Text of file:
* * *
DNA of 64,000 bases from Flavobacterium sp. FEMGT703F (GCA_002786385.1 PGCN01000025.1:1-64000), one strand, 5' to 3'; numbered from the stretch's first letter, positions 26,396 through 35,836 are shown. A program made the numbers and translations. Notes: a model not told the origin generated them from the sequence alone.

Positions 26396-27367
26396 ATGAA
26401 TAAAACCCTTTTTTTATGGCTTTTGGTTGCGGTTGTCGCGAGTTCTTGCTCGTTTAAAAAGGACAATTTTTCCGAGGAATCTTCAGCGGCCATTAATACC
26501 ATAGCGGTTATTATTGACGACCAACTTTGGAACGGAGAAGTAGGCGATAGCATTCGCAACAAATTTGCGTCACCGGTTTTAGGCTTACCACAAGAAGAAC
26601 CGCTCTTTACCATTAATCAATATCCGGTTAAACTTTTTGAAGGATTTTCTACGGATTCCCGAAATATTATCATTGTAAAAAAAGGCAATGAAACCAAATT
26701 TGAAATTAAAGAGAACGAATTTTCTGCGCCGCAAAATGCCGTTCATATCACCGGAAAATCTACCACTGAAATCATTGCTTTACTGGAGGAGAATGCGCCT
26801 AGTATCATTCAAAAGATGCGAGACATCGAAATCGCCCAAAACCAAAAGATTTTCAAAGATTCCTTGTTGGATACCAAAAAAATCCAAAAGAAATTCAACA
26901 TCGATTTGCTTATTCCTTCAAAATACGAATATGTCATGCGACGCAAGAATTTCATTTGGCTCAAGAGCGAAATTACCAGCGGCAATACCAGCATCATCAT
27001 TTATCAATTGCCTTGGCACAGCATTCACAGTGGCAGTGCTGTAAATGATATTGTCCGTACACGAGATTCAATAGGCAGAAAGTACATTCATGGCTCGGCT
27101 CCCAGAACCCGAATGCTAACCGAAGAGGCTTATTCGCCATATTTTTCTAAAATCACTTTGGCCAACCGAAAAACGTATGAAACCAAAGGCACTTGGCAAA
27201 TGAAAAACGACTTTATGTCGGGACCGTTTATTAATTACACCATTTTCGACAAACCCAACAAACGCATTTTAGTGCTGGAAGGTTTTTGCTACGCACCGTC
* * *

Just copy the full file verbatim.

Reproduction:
DNA of 64,000 bases from Flavobacterium sp. FEMGT703F (GCA_002786385.1 PGCN01000025.1:1-64000), one strand, 5' to 3'; numbered from the stretch's first letter, positions 26,396 through 35,836 are shown. A program made the numbers and translations. Notes: a model not told the origin generated them from the sequence alone.

Positions 26396-27367
26396 ATGAA
26401 TAAAACCCTTTTTTTATGGCTTTTGGTTGCGGTTGTCGCGAGTTCTTGCTCGTTTAAAAAGGACAATTTTTCCGAGGAATCTTCAGCGGCCATTAATACC
26501 ATAGCGGTTATTATTGACGACCAACTTTGGAACGGAGAAGTAGGCGATAGCATTCGCAACAAATTTGCGTCACCGGTTTTAGGCTTACCACAAGAAGAAC
26601 CGCTCTTTACCATTAATCAATATCCGGTTAAACTTTTTGAAGGATTTTCTACGGATTCCCGAAATATTATCATTGTAAAAAAAGGCAATGAAACCAAATT
26701 TGAAATTAAAGAGAACGAATTTTCTGCGCCGCAAAATGCCGTTCATATCACCGGAAAATCTACCACTGAAATCATTGCTTTACTGGAGGAGAATGCGCCT
26801 AGTATCATTCAAAAGATGCGAGACATCGAAATCGCCCAAAACCAAAAGATTTTCAAAGATTCCTTGTTGGATACCAAAAAAATCCAAAAGAAATTCAACA
26901 TCGATTTGCTTATTCCTTCAAAATACGAATATGTCATGCGACGCAAGAATTTCATTTGGCTCAAGAGCGAAATTACCAGCGGCAATACCAGCATCATCAT
27001 TTATCAATTGCCTTGGCACAGCATTCACAGTGGCAGTGCTGTAAATGATATTGTCCGTACACGAGATTCAATAGGCAGAAAGTACATTCATGGCTCGGCT
27101 CCCAGAACCCGAATGCTAACCGAAGAGGCTTATTCGCCATATTTTTCTAAAATCACTTTGGCCAACCGAAAAACGTATGAAACCAAAGGCACTTGGCAAA
27201 TGAAAAACGACTTTATGTCGGGACCGTTTATTAATTACACCATTTTCGACAAACCCAACAAACGCATTTTAGTGCTGGAAGGTTTTTGCTACGCACCGTC